Sen. Del Marsh filed and moved his school choice bill, dubbed the PCA (Parental Choice Act) last week. Unfortunately, the educational powers that be don’t actually believe that parents bear the responsibility for their children’s education, nor do they believe that parents have a right to choose anything beyond the [education establishment's] control.
That was made clear last week with messaging from the education establishment as they denied the fact that tax dollars designated for education should follow the student and questioned the intentions of parents to provide for the education of their own children.
The Executive Director of School Superintendents accused religious schools of teaching radical and divisive ideas.
A member of a local school board who testified in the public hearing asserted that the results of the proposed program would be discriminatory in nature and accused it of being essentially a social welfare program for wealthy parents.
Another education leader asserted that students and schools be required to use the exact same textbooks and curriculum of the state in order to participate.
These folks don’t seem to understand the harsh truth that there are literally thousands of parents and students who are ready to opt out of the structure they have built, in hopes that there is something better.
Instead, education bosses took the opportunity to lecture parents, insult homeschoolers, and imply that religious schools are radicalized. In fact, they demanded additional accountability for those not currently under their control in lieu of acknowledging the public’s desire for educational freedom from their failing system.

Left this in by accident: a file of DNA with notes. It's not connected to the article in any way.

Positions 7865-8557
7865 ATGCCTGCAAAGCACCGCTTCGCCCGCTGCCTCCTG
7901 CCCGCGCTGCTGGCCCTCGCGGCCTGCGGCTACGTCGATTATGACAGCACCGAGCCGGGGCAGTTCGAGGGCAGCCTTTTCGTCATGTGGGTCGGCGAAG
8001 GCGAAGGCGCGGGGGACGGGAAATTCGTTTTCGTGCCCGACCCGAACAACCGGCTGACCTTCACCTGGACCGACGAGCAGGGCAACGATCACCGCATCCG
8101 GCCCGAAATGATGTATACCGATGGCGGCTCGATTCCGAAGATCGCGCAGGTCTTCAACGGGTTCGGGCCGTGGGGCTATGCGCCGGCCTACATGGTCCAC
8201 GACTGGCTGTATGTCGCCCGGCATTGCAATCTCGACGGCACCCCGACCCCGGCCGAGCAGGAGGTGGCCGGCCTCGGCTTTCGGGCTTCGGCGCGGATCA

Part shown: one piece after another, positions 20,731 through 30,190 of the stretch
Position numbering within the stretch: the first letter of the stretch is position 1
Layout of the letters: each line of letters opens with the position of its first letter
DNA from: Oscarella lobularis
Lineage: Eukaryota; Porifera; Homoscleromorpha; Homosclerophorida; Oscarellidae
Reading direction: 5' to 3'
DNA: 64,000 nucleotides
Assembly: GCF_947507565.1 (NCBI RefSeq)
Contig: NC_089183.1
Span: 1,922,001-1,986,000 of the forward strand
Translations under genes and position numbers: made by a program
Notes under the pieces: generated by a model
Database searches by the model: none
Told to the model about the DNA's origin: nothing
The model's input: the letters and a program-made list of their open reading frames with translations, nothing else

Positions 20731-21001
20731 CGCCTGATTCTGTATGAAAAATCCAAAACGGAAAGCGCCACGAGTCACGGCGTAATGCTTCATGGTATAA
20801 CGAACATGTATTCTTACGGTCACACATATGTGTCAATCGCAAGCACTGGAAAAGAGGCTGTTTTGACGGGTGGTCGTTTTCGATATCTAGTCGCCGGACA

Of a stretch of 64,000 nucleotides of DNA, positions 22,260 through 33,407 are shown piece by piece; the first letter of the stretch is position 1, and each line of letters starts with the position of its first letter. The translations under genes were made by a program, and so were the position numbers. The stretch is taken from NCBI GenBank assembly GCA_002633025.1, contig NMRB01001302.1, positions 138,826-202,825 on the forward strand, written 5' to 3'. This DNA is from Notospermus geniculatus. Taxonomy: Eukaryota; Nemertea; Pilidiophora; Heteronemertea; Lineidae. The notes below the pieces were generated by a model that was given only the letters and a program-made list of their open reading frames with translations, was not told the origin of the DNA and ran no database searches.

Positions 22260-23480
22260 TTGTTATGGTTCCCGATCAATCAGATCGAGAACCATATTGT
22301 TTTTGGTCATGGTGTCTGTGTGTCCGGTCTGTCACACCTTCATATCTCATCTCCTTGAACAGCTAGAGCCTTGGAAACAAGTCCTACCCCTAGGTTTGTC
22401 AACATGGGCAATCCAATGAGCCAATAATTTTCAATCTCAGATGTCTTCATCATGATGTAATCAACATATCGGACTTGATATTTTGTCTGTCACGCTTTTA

Alabama is resting squarely at the bottom of the educational barrel and, despite the cries to the contrary, it’s not from a lack of funding. Federal and state dollars have been pouring into the state at record rates for years. The education budgets are the largest they have ever been in the history of the state. The Education Trust Fund (ETF) has doubled in the past 20 years and now tops $8 billion. Alabama is third in the Southeast in per-pupil expenditures while maintaining last or close to last rankings on every assessment.
In short, the dollars have been adding up while the test scores have been going down. It’s clear to any objective observer that the education establishment is protecting the ETF rather than the students that the fund was established to serve.
In Senate committee, an amendment was added to require students and schools who opt into the program to take or administer state standardized tests. Why would parents readily submit to testing requirements for a curriculum that mirrors the failing system they’re seeking to escape?
Quotes from the “edu-crats” and union bosses included veiled threats toward educational freedoms of homeschoolers and assertions that if parents were going to get state funds for their children (where do they think these state funds come from and who do they think they’re for?), then the state was entitled to control the entire process.
Note: there are always strings attached.
In addition to the state-controlled annual testing, State Superintendent Eric Mackey demanded a state registry of all students, including homeschoolers; a state registry of the curriculum the students would be following; and floated the idea of state officials monitoring parents and students in their own homes.
He further demanded that private schools be brought under some sort of state authority for documentation, monitoring &amp;amp; accreditation.
As a bonus, Mackey would also like the ability to decide what types of students private schools may accept and that the whole program be under the authority of the State Department of Education.
Wait - doesn’t that negate the entire point of the bill? Wasn’t this bill supposed to expand the choices of parents and expand opportunities for students? This looks like an intentional power grab to me.
This doesn’t look like a choice anyone in their right mind would want to take.
Stephanie Holden Smith is an experienced policy analyst, political commentator, and public speaker. Smith has worked and volunteered in Governmental Affairs in Alabama since 1997, including lobbying for a Fortune 500 company and serving as Deputy Director of Finance for the State of Alabama. She is currently the principal of Thatcher Coalition LLC. To contact Stephanie, please go to http://thatchercoalition.com.